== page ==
Suicide Prevention Month: Pregnancy & Postpartum Screening

By Dawn Kingston, written for Suicide Prevention Month in September

Let’s bust some myths, shall we? 

1. Speaking up if you need help is a sign of strength, NOT weakness.⁠ 
2. Suicidal thoughts can affect anyone, regardless of age, gender, background. It is an invisible illness that can be helped.⁠ 
3. Men are x4 more likely to die by suicide but more women experience suicidal thoughts (according to @namicommunicate – National Alliance on Mental Illness).⁠ 
What are some myths you think should be busted regarding suicidal thoughts/tendencies? How can we educate and do a better job in helping people to prevent this type of tragedy? 

Suicide and Perinatal Parents 

According to the Sydney Morning Herald

“It’s a shocking and little-known fact that suicide is the leading cause of maternal death in Australia during pregnancy and the 12 months following birth. And crucially, women use more violent means to die by suicide in the perinatal period than at other stages in their lives. This means family, friends and health services have fewer opportunities to intervene.”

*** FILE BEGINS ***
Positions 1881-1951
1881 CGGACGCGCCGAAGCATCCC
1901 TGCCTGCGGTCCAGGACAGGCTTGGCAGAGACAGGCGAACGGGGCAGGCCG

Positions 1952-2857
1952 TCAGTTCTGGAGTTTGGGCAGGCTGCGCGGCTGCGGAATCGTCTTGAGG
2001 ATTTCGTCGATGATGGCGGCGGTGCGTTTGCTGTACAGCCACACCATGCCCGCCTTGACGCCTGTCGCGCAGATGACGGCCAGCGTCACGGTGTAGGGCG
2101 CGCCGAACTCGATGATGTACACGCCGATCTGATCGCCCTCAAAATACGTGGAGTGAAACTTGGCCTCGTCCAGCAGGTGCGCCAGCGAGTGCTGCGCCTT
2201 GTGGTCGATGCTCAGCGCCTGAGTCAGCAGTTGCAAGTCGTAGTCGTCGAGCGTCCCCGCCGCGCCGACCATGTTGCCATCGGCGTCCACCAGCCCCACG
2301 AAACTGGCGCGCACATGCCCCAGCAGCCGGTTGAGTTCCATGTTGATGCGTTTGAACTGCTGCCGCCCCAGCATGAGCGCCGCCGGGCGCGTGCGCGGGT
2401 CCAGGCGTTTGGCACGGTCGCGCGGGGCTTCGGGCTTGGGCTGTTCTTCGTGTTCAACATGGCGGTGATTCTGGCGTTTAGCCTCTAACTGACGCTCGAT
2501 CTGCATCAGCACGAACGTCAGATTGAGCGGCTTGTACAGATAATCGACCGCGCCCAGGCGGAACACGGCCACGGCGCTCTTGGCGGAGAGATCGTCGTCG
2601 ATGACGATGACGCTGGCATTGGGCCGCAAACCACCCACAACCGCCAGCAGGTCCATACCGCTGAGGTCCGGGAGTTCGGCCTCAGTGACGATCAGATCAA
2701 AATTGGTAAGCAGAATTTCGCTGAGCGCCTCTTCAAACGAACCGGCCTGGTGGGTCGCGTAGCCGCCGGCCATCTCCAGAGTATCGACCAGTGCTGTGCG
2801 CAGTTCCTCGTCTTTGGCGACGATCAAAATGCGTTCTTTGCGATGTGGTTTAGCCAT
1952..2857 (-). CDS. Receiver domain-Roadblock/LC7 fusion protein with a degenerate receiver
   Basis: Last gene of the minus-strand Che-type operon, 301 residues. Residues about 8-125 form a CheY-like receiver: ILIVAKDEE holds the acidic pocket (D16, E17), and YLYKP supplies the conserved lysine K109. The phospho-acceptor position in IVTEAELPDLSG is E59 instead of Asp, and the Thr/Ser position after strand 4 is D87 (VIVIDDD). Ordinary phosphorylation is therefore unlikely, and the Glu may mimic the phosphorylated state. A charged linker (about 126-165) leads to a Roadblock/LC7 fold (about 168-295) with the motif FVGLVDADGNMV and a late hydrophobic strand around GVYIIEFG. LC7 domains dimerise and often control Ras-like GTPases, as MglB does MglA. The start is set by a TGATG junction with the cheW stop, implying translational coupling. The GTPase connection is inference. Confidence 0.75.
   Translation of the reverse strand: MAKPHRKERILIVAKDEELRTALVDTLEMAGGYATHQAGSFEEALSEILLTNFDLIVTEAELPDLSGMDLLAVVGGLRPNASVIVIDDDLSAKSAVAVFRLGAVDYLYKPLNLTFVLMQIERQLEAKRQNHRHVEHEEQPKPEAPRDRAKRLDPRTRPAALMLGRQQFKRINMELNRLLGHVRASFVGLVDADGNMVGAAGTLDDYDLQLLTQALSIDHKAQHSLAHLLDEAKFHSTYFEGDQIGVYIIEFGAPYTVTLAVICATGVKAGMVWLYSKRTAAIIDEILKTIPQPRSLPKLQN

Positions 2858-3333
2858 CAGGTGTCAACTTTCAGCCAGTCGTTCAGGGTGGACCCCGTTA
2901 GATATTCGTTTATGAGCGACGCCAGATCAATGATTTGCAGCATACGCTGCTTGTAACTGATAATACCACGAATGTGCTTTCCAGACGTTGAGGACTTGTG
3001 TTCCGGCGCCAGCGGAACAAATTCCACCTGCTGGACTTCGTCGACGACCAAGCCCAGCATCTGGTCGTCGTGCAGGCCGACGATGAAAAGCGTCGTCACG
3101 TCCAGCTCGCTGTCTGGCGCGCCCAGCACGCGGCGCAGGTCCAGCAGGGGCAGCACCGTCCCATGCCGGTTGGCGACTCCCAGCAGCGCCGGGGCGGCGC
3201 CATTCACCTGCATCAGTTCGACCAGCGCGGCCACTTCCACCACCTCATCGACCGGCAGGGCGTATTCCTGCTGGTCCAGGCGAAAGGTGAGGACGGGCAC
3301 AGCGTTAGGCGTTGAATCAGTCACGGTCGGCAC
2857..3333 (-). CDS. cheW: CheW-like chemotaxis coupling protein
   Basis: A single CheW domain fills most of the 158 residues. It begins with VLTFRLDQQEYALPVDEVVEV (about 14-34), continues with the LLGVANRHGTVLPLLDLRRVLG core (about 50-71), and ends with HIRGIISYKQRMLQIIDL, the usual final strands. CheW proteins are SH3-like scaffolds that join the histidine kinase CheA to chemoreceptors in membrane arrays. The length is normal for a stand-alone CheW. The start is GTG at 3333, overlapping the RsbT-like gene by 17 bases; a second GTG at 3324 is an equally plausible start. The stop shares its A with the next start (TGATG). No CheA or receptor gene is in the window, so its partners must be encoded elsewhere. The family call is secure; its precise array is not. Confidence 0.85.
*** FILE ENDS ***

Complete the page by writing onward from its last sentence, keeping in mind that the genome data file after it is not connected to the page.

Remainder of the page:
For this reason, we strongly believe in and advocate for mental health screening to catch early signs of anxiety and/or depression – yes, during the postpartum period, but just as importantly during pregnancy. 

3 Reasons Why All Pregnant and Postpartum Women Should be Screened for Depression: ⁠ 

1. Screening leads to treatment. Treatment leads to women getting better.⁠ 
2. There is no evidence of harm in screening pregnant and postpartum women for depression, so why won’t we screen? It is a win-win situation if we choose to screen.⁠ 
3. Screening questionnaires are accurate enough to detect depression in pregnant and postpartum women.⁠ 

Create a Safety Plan 

You may be asking, ‘What is a safety plan?’ 

A safety plan is essentially a plan to help you navigate sad and difficult times, to keep you safe and remind you there are options other than suicide. When life gets challenging and overwhelming, it can feel difficult to cope or think straight. A safety plan helps bring together personalised coping strategies to remind you that you are not alone and can help you feel safe. 

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